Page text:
Ocean City Today

Shopping with no clue

The Public Eye
By Stewart Dobson | Dec 07, 2017



printed 12/08/2017


Now that it’s time to think about Christmas from the gift-giving perspective, I have crossed over into the DMZ of the shopping world.

No matter what salespeople, gift advisors, family or friends might suggest, it remains that I have entered the Dumb Me Zone.

It isn’t that I don’t pay attention to what she might say, because I do, depending on what’s on TV.

If I’m watching a good game, for instance, I’m likely to fall quietly into a transcendental state (she calls it sleep) that causes me to respond to her every utterance in Hindu or something.

“You know what I’d like for Christmas?”


“I’d like four calling birds, five golden rings and a Perdue Oven Stuffer partridge.”


“Or maybe the entire petite clothing aisle in Nordstrom’s.”

“Om, om, om.”

Personally, I think she enjoys messing with me.

Anyway, the truth is I don’t listen as much as I should because no matter what I’m told, I’ll have trouble finding it — in her size, in her style, with the right number of gears and doodads, the correct power supply or something  else equally vital.

“This is really nice,” she says, “but what about the armor-piercing rounds?”

Just kidding. I have never purchased a weapon of any kind as a Christmas gift, not counting the Ping-Pong ball bazooka that drove the dogs crazy that one year.

Over the course of time, however, I have bought her blazers, sweaters and shirts, all of which seem to have been made for small, long-limbed tree-dwelling creatures or, possibly, people of highly unusual proportions.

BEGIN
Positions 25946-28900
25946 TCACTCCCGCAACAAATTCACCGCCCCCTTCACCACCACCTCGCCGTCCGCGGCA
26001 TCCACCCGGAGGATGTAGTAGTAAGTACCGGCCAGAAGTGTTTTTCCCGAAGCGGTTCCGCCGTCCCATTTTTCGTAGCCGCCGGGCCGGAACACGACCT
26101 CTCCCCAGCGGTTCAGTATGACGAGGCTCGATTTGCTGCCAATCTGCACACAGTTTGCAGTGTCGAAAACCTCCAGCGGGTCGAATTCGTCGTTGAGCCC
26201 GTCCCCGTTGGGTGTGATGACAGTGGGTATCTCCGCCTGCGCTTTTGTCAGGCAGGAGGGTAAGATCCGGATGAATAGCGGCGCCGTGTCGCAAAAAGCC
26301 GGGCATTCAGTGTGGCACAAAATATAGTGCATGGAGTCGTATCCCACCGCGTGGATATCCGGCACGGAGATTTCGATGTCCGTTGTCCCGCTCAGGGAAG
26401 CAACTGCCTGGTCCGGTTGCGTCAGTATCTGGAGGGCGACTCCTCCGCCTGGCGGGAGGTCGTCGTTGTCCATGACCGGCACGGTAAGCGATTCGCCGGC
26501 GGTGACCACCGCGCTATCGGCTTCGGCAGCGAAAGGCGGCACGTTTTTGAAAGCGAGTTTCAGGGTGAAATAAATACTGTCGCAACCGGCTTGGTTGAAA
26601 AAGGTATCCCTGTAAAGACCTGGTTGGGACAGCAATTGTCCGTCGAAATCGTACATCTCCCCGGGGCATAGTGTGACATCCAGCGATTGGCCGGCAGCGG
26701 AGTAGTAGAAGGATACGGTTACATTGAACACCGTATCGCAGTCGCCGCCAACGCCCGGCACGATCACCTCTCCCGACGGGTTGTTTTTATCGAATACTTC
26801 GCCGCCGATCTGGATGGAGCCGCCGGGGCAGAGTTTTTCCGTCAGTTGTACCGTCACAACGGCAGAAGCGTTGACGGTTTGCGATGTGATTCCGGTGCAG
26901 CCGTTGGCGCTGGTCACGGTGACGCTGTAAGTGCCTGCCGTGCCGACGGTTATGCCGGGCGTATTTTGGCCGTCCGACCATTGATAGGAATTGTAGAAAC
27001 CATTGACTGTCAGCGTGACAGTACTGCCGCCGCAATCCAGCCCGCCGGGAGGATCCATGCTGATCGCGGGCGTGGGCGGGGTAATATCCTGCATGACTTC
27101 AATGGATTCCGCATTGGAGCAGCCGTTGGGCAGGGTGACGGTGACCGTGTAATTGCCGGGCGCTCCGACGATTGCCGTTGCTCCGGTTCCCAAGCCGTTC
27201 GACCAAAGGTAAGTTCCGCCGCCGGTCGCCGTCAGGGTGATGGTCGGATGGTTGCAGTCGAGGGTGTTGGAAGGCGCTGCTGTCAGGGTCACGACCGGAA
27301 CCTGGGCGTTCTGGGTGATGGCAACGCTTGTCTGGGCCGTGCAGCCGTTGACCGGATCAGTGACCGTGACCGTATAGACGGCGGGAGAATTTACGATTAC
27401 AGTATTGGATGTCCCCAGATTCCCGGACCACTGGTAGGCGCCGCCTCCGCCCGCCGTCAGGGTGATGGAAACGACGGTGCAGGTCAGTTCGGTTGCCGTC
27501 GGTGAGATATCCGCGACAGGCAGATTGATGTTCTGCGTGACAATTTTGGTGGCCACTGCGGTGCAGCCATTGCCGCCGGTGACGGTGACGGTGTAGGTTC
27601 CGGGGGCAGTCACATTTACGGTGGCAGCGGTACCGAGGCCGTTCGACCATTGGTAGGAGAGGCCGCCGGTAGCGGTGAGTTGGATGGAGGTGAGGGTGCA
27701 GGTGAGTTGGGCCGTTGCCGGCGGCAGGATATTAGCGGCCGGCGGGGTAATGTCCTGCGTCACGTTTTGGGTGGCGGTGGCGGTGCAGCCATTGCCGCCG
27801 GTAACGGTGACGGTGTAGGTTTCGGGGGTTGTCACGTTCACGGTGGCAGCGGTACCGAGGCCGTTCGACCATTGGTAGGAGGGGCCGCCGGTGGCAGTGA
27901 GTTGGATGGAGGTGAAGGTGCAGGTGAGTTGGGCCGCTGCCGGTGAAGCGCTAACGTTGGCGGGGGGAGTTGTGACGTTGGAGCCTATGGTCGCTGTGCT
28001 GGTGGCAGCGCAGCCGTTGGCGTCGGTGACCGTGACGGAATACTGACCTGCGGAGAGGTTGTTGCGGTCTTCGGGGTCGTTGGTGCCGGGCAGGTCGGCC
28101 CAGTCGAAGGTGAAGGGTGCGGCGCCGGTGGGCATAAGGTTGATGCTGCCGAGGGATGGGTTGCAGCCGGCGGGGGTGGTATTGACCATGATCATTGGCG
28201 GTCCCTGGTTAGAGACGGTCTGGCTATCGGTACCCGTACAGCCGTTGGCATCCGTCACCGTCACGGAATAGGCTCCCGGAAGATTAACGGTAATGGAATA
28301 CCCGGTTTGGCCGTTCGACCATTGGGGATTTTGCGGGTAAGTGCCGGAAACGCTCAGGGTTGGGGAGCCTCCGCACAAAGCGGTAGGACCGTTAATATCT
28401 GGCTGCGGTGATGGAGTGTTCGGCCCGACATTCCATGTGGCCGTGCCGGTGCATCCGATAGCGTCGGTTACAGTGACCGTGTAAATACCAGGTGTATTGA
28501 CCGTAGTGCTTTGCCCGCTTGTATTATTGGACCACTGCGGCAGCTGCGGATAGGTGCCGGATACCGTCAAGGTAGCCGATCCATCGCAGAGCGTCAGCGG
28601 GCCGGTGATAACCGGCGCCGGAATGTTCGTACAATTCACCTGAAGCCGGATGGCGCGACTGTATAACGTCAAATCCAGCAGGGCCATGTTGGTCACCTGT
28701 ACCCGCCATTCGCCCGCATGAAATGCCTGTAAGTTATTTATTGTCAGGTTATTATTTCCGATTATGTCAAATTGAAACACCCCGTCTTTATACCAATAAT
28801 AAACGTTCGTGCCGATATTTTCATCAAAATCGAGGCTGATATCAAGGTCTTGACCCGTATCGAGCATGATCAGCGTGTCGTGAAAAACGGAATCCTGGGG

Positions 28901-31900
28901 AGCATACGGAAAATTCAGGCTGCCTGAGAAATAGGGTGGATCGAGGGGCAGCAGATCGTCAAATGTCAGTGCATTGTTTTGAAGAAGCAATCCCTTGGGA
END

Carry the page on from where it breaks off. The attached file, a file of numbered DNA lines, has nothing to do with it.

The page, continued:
While these things might fit properly in the shoulders, waist, etc., the sleeve length is always out of kilter more than somewhat.

If the police were to tell her, “Show me your hands!” they’d have to enlist a search party to find them, or shout, “Come out! We know you’re in there!”

And then there’s jewelry, which is off limits because she makes and sells the stuff.

I committed that faux pas a couple of years back when, hard-pressed to find something, I discovered the significant difference between something being “extremely different” rather than “flat-out ugly.”

“But it’s an antique frog pin with big buggy eyes created by an ancient master craftsman,” I protested.

“Sorry, I didn’t mean that,” she replied. “What I meant to say was, ‘it’s really old and flat-out ugly.’”

Oh, and absolutely no shoes, slippers or boots. Apparently, she had her feet bound as a child, so nothing fits, or everything that did fit has been bronzed and put on display somewhere in the home, possibly as a table lamp.

In the interim, I have purchased every high-tech and low-tech tool, gadget and gizmo that she might find useful in her studio.

I have no idea what all that stuff does, but I wouldn’t be surprised to hear the crack of a lightning bolt one dark and stormy night, followed by a voice coming from the recesses of her workshop, “It’s Alive! Hahahahaha!”

And so, here I am at the critical juncture of holiday shopping with no idea how to proceed.

Luckily, there’s a game on, which means I can meditate on it for the next couple of hours. I’ll still be clueless, but I’ll at least be well rested as I go forthwith, with uncommon bravery, into the DMZ.


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